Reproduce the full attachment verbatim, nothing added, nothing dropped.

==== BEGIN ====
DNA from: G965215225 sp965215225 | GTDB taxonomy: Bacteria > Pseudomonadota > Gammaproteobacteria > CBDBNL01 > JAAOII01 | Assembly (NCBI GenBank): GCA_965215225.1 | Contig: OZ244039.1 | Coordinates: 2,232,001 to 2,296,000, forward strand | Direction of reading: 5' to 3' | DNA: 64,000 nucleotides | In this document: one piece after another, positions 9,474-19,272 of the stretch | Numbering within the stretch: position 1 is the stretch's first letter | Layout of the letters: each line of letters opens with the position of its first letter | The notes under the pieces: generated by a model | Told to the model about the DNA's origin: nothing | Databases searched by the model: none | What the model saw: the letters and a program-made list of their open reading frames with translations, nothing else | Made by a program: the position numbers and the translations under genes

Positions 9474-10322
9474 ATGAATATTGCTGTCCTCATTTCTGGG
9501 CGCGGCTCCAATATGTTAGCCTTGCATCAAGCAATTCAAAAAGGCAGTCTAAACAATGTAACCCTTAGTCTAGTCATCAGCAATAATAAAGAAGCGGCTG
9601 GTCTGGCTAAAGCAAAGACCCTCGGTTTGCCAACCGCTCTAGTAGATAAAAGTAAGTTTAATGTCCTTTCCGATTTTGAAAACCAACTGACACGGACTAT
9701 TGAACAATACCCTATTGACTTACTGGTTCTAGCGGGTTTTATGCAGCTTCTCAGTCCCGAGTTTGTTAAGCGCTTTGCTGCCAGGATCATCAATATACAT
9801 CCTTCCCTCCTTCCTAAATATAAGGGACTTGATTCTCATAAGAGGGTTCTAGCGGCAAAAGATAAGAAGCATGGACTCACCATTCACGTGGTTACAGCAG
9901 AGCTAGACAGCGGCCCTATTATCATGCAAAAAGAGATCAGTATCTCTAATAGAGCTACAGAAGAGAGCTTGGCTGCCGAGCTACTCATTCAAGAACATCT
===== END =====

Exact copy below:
DNA from: G965215225 sp965215225 | GTDB taxonomy: Bacteria > Pseudomonadota > Gammaproteobacteria > CBDBNL01 > JAAOII01 | Assembly (NCBI GenBank): GCA_965215225.1 | Contig: OZ244039.1 | Coordinates: 2,232,001 to 2,296,000, forward strand | Direction of reading: 5' to 3' | DNA: 64,000 nucleotides | In this document: one piece after another, positions 9,474-19,272 of the stretch | Numbering within the stretch: position 1 is the stretch's first letter | Layout of the letters: each line of letters opens with the position of its first letter | The notes under the pieces: generated by a model | Told to the model about the DNA's origin: nothing | Databases searched by the model: none | What the model saw: the letters and a program-made list of their open reading frames with translations, nothing else | Made by a program: the position numbers and the translations under genes

Positions 9474-10322
9474 ATGAATATTGCTGTCCTCATTTCTGGG
9501 CGCGGCTCCAATATGTTAGCCTTGCATCAAGCAATTCAAAAAGGCAGTCTAAACAATGTAACCCTTAGTCTAGTCATCAGCAATAATAAAGAAGCGGCTG
9601 GTCTGGCTAAAGCAAAGACCCTCGGTTTGCCAACCGCTCTAGTAGATAAAAGTAAGTTTAATGTCCTTTCCGATTTTGAAAACCAACTGACACGGACTAT
9701 TGAACAATACCCTATTGACTTACTGGTTCTAGCGGGTTTTATGCAGCTTCTCAGTCCCGAGTTTGTTAAGCGCTTTGCTGCCAGGATCATCAATATACAT
9801 CCTTCCCTCCTTCCTAAATATAAGGGACTTGATTCTCATAAGAGGGTTCTAGCGGCAAAAGATAAGAAGCATGGACTCACCATTCACGTGGTTACAGCAG
9901 AGCTAGACAGCGGCCCTATTATCATGCAAAAAGAGATCAGTATCTCTAATAGAGCTACAGAAGAGAGCTTGGCTGCCGAGCTACTCATTCAAGAACATCT